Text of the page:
There are two myths Drupal developers might believe are true when they consider whether they want to migrate from Drupal to WordPress.
First, that the process of moving your website is slow and painful.
Second, that WordPress does not have the flexibility and extensibility of Drupal.
The good news is that both are wrong.
Migrating from Drupal to WordPress is actually a lot easier than you think if you follow the right steps. Using Toolset’s guide on how to migrate from Drupal to WordPress will help you get there.
Additionally, thanks to Toolset, Drupal users will see that many of the features they enjoy are also available on WordPress. However, on WordPress, they will take much less time to add and next to no complex coding.
Before we explore what these elements and features are, let’s briefly outline what the common problems developers might encounter on Drupal are and how Toolset and WordPress improve on them.
The common problems with Drupal and how Toolset/WordPress solves them
While it boasts a number of impressive features, building websites on Drupal is a far more complex, expensive and time-consuming prospect than on WordPress.
Drupal websites are not forward-compatible which means you will have to rebuild them from scratch each time you upgrade. If you are still on Drupal 7 you will ask yourself if it is worth the significant cost and time to move to Drupal 8. On the other hand, upgrading on WordPress is possible without an entire rebuild.
Building websites on Drupal, in general, is a much more painful experience than on WordPress. Drupal’s infrastructure is far more complex than WordPress’ – regardless of how detailed a website you require. It means you could be spending hours pouring over books and complex coding to create what you want on Drupal. Meanwhile, you can build advanced websites on WordPress without any PHP at all thanks to Toolset.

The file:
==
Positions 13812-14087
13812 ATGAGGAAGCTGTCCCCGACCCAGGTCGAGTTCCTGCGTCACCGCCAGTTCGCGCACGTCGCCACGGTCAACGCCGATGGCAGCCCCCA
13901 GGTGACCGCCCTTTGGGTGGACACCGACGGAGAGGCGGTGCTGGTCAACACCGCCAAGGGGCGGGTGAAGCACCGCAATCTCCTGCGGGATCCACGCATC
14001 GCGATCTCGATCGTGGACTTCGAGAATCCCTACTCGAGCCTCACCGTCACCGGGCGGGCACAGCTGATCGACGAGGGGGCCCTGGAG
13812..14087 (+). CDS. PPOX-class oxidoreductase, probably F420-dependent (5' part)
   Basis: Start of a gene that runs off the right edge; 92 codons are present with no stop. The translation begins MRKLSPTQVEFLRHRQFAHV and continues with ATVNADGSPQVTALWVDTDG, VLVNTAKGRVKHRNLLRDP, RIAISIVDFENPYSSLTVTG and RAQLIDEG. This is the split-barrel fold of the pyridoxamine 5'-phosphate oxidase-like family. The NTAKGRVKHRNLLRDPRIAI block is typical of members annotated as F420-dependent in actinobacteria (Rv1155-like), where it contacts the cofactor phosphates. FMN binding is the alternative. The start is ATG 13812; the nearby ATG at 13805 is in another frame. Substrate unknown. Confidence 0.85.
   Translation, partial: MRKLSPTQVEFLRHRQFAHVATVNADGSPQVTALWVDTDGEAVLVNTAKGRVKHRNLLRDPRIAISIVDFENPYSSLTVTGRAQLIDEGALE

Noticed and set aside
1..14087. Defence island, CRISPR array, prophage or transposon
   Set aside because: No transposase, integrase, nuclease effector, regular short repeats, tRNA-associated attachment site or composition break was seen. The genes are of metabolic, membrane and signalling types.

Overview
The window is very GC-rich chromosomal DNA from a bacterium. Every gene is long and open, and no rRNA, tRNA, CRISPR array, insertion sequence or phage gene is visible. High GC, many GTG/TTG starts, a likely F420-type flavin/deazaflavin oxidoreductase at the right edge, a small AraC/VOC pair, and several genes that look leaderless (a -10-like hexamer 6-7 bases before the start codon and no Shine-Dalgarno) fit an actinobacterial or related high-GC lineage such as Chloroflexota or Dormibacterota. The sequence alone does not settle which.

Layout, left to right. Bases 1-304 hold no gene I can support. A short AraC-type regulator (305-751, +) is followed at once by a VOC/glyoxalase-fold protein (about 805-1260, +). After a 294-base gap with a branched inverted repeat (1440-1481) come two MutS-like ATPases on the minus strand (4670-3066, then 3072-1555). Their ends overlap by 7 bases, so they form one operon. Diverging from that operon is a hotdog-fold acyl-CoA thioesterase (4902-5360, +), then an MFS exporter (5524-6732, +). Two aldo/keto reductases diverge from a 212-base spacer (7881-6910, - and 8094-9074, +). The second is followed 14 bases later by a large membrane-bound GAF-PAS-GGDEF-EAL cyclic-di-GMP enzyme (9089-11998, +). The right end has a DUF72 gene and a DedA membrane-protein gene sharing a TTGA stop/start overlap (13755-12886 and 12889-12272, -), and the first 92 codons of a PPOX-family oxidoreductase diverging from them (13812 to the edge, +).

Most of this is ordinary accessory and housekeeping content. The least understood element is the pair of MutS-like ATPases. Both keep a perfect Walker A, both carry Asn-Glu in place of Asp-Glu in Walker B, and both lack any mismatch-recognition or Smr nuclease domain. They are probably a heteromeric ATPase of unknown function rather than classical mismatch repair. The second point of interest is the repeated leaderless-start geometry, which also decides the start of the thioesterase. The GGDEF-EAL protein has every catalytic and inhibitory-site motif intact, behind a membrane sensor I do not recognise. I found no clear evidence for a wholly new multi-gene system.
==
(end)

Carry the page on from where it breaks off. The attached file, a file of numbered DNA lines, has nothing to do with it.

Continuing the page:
We have established that it is easier to add features on WordPress than Drupal, now let’s see what these features are.
1. Custom types, fields and taxonomies with relationships
Just like in Drupal, using Toolset on WordPress lets you create custom content for your website with relationships between them.
By using Toolset Types you can build “Drupal-like” custom post types without needing to use any complex custom coding. Just like Drupal and the Content Construction Kit module, you can use Toolset to build on the two types (Posts and Pages) offered by WordPress to create sections such as “Testimonials”, “Products” and “About Us.”
Thanks to Toolset you can create post relationships on WordPress in a similar way to how Drupal developers use Entity Reference. Toolset Types gives you the opportunity to create connections across all post types in one to one, one to many and many to many configurations.
Toolset Types also lets you add custom fields just like on Drupal. Custom fields allow you to add pieces of information to your templates such as the price, size and number of bedrooms for a property.
Drupal’s Vocabularies can also be replicated on WordPress with Toolset’s taxonomies which can also contain the same relationships including hierarchies.
2. A custom search with multiple filters
One of Drupal’s most popular features is its customized search with “exposed filters” which is also available on WordPress thanks to Toolset.